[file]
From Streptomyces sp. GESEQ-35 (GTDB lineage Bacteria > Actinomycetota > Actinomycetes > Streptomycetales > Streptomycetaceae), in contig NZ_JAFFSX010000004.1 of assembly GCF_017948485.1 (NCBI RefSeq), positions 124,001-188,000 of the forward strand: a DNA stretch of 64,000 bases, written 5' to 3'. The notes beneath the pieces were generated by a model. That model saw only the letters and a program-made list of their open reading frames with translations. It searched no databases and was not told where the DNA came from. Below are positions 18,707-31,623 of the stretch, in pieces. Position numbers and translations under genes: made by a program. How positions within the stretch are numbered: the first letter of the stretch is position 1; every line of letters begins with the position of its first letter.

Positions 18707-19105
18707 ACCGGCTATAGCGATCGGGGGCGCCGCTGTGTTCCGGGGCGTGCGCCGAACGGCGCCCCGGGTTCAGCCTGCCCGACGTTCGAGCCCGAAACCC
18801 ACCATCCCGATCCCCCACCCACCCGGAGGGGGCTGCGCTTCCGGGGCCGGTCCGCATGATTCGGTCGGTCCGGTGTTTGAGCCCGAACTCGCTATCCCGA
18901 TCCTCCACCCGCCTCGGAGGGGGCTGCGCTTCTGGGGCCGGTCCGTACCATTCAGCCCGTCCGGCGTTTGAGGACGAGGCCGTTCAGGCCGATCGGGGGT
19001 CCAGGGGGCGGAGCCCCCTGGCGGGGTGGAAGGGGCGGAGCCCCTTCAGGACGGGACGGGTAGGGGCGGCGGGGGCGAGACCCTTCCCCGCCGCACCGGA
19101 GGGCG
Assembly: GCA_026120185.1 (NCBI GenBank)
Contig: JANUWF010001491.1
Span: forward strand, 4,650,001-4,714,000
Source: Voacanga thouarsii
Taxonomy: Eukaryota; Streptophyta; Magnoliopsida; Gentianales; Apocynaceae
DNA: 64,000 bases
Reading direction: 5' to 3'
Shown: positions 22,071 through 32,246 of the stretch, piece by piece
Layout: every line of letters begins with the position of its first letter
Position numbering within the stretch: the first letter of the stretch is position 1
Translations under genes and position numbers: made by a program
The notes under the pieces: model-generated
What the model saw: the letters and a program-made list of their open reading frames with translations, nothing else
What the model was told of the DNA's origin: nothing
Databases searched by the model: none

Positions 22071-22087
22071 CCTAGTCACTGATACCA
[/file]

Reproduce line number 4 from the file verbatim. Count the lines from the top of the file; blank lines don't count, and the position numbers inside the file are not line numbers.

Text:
18801 ACCATCCCGATCCCCCACCCACCCGGAGGGGGCTGCGCTTCCGGGGCCGGTCCGCATGATTCGGTCGGTCCGGTGTTTGAGCCCGAACTCGCTATCCCGA